This led to a disastrous revolution that threw the Shah out but also convulsed the nation and replaced the Shah with an Ayatollah Khomeini.

The leader of the free world, the USA, has already opted out of the global fight against environmental degradation, and is busy redrawing boundary lines, laying embargoes and chasing away refugees. Almost on cue, our leadership stands tall with the Bombay Club, presidents of multinationals and heads of Google, Facebook and Apple, delivering dazzling sermons about India’s ancient Hindu wisdom at various fora, from Davos to the UN Headquarters in New York, from Paris to Madrid, from Moscow to Beijing.

Development, it is clear by now, is a treacherous river with hidden eddies and currents. While the large boat of the Indian State seems to be moving gently forward, hard data reveals its prowess is actually buried on a sandbar. The electricity poles may be up, mining leases in place, and roads being built in record time, but vital supply of water and electricity remains unpredictable. As for rapid construction activity, with the help of foreign machinery and machines purchased abroad, work is going on, but come an Assembly election and a half-built highway is inaugurated speedily with great fanfare, which as soon as the monsoons come, goes under water.

In the ecologically fragile hilly regions, furious building activity is leading to landslides and collapsing roads killing hundreds. While the fabled bullet train is yet to materialise, most commuter trains are running late and their toilets, though re-done, still keep the mugs on a chain.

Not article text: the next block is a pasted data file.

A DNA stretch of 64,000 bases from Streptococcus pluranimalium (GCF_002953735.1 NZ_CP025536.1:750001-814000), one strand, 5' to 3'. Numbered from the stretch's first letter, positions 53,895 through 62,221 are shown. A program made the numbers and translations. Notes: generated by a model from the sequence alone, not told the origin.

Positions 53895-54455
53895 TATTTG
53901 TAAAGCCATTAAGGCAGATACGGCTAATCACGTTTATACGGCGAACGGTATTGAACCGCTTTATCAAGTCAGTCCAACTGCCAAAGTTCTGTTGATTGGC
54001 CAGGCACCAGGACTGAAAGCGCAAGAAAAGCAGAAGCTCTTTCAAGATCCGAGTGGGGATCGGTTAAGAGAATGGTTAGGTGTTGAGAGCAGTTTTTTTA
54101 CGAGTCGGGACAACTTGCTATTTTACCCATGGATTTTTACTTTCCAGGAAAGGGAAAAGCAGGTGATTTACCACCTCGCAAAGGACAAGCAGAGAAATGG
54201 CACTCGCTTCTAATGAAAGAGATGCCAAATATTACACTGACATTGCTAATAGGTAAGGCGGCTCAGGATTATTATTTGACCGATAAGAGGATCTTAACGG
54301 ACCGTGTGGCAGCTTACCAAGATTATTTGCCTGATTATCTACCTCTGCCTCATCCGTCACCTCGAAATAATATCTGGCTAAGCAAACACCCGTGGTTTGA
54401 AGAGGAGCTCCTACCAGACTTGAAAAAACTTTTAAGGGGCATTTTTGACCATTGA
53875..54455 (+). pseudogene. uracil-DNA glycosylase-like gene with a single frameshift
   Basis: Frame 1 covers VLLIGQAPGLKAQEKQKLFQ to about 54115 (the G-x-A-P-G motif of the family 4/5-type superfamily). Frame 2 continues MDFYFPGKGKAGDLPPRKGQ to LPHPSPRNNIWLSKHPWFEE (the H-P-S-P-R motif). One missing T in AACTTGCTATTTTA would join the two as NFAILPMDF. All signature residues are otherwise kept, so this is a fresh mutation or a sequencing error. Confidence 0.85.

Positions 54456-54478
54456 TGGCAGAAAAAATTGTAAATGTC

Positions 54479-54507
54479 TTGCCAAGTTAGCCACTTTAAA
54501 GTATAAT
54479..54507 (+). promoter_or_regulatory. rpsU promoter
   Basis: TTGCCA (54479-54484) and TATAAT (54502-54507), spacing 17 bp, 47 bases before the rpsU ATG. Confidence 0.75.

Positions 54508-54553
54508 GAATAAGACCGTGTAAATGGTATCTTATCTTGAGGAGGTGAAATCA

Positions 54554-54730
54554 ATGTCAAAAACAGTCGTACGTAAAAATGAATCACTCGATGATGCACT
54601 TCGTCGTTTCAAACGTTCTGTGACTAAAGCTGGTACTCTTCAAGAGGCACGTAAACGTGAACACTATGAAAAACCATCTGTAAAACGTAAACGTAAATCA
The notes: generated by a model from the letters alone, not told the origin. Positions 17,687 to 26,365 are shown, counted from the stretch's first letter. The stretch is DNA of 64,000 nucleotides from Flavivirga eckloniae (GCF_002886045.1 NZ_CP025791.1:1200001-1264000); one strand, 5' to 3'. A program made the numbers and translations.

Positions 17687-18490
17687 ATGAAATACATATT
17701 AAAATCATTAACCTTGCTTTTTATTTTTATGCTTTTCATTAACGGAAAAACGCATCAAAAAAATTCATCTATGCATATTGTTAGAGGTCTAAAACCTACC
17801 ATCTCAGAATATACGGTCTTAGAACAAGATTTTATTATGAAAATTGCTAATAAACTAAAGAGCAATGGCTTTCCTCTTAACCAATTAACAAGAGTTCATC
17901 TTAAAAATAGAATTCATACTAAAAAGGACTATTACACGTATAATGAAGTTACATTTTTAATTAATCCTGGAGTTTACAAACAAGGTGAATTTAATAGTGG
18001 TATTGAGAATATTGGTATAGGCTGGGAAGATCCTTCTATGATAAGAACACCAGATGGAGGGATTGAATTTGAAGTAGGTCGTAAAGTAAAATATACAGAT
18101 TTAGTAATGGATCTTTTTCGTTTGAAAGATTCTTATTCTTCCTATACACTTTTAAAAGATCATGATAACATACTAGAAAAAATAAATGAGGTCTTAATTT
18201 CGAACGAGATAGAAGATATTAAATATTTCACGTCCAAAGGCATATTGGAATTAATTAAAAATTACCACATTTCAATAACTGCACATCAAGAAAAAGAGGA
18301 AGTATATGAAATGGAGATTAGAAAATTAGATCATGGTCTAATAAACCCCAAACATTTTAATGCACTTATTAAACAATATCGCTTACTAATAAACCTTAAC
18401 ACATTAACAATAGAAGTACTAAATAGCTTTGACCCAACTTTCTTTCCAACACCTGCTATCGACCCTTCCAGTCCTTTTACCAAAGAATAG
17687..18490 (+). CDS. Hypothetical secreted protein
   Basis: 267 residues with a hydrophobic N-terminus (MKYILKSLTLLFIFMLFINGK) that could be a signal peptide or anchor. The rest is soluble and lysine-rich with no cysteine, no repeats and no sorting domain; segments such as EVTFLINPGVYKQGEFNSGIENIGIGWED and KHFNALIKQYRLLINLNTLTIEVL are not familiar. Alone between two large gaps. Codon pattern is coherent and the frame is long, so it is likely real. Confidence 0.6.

Wise analysts feel that sensing a negativity in the mood of the rich, the Prime Minister may be manoeuvring his stance shrewdly towards the Corporate Czars, shifting the battle lines somewhat. But the present regime was voted in after it convinced the voters that the UPA and its privileged movers and shakers were anglophile aliens, not one of us.

To this end, a category of the true family headed by the ascetic son of a humble tea seller who spoke in vernaculars, was created. The speeches that began with Bhaion aur Behnon (brothers and sisters) said these alien ones wished to destroy our culture and siphon off our national resources into Swiss bank accounts. “When we bring it back, each of you shall be richer by a million and a half rupees!” Only someone devoid of reason would oppose so much love and concern. They won the elections by huge margins.

Fear, that predatory animal within, fed for four long years by dismal gossip and fake news about the dangers of family rule, huge growth in the numbers of minority groups, and the subsequent erosion of Indian culture.

The mood among the young at least is beginning to shift. And look closely at the lives of the ruling dispensation instead. Digitisation has contributed hugely to the collapse of carefully crafted public images. Merely by showing the head of the holy UIDAI as a vulnerable man with his personal details, a salutary and liberating process of demystification of power has been set in motion. Watch this space.